I am that rare, pivotal moment when opportunity knocks.

I am the moment…and then I am gone!

Sea turtle hatchlings. Photo by Ricardo-Braham from Unsplash.

Copyright© 2023 by Cheryl Batavia

To My Fellow Bloggers:

This poem woke me up in the middle of the night a few nights ago, so I got up and wrote a rough draft before going back to sleep. You may also have had similar experiences. I would be interested in hearing about writing inspirations from your dreams or those that wake you up demanding to be written. ❤

Earth, a Fragile Paradise:


Extinctions & Recoveries;

Pollution & Climate Change;

Finding Environmental Solutions;

Earth, A Fragile Paradise

Whale Mother and Baby. Photo by Max Lissenden from Unsplash.

Earth, a Fragile Paradise


In the early days, Americans

burned whale oil in their lamps,

wore fragrances made with ambergris,

(a waxy substance produced in whale intestines),

and laced themselves into corsets

stiffened with whale bones.

Whales, once threatened by hunting…

became popular attractions

for the eco-tourists of today!

Racism, genocide, and greed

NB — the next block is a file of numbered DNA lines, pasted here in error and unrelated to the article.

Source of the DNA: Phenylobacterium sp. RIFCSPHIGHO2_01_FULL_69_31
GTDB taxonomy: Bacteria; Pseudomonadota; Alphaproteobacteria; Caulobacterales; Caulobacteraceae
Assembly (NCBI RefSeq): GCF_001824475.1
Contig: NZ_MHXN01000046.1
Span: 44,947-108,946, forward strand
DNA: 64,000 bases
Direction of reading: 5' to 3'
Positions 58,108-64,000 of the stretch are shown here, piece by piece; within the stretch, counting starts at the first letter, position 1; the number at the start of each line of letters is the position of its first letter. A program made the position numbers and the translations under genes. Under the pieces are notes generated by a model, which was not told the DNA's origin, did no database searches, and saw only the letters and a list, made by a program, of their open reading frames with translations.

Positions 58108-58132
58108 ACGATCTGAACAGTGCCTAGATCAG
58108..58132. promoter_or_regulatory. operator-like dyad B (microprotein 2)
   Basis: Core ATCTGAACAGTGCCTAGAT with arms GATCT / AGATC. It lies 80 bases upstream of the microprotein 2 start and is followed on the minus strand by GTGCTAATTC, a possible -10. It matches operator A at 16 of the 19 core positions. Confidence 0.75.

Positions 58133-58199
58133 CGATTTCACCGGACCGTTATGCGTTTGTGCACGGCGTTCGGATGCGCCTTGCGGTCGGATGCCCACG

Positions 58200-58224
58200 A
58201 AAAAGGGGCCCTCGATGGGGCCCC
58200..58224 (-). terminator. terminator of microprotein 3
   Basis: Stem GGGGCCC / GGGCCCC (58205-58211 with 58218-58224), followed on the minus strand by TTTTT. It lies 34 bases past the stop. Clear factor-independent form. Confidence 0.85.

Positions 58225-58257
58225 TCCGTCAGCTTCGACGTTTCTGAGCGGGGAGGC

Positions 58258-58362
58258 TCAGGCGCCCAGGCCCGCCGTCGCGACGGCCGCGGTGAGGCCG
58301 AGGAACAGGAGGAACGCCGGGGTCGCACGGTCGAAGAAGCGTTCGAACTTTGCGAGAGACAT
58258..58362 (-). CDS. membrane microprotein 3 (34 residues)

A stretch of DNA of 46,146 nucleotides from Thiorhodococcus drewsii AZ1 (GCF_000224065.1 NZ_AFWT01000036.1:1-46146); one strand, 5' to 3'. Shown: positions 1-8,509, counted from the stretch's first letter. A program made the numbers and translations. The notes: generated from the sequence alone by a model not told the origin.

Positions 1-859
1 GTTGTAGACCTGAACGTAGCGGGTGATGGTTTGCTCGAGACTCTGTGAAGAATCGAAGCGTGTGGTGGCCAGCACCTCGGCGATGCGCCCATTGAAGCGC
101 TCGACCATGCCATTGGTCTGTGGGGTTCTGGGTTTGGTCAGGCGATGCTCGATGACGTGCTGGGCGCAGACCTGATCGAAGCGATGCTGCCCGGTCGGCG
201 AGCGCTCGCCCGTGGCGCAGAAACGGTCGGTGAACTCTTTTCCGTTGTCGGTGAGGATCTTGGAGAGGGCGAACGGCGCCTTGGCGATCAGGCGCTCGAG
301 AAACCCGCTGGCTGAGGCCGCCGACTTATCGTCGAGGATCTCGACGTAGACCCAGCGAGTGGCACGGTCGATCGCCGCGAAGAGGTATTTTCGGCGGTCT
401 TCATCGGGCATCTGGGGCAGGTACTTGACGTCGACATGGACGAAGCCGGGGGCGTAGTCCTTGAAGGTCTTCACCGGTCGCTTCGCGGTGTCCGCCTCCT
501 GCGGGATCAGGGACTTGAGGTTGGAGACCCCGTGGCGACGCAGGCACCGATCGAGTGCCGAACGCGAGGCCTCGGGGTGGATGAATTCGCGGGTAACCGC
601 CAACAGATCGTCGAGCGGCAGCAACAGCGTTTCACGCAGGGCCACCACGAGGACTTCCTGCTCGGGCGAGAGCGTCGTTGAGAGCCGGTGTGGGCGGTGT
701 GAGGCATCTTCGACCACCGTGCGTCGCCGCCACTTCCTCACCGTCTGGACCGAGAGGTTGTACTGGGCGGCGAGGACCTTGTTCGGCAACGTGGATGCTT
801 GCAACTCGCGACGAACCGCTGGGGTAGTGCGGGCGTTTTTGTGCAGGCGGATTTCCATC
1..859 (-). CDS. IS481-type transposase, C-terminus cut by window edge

decimated the bison,

mainstay of Native Americans

living on the Great Plains.

Hunters killed them for their hides,

leaving carcasses to rot on the plains.


drove Native Americans onto reservations.

Wanton slaughter

brought bison to near extinction.

Some bison today are domesticated;

others roam free in National Parks.

Whims of fashion:

egret feathers adorning ladies’ hats,

alligator shoes and luggage,

elephants, slaughtered for ivory tusks,

baby seals, annihilated for their skins,

glamorous women in leopard coats,

fashionable men in beaver hats.

Many species, once threatened, now recovered;

battles to save leopards and elephants…


Appetite for wild meat is threatening

many species, including humans.

Diseases cross over from animals to humans:

ebola virus, thought to have originated

in bats, chimpanzees, gorillas, and antelopes;

bats in animal market blamed for Covid pandemic;

AIDS reportedly passed

from chimpanzees to humans.

A desire for exotic pets

brought many alien species

to Florida’s Everglades National Park…

abandoned when they grew too large,

escaped, or were released into the wild.

One species is hunted there once each year…

Burmese pythons, grown enormous

preying on deer and alligators!

Everglades rabbits, easy prey for pythons,

soon disappear when reintroduced.

Sadly, prolific pythons may be permanent

Everglades residents.

American Bison. Photo by Jonathan Mast from Unsplash.

Extinctions & Recoveries

Relentless hunting famously

caused the extinction of the dodo bird.

Some American birds have also disappeared.

Carolina parakeets no longer inhabit

the Eastern United States.

Passenger pigeons are gone forever,

Ivory-billed woodpeckers are no more.

The American flamingo and the wood stork

have re-established themselves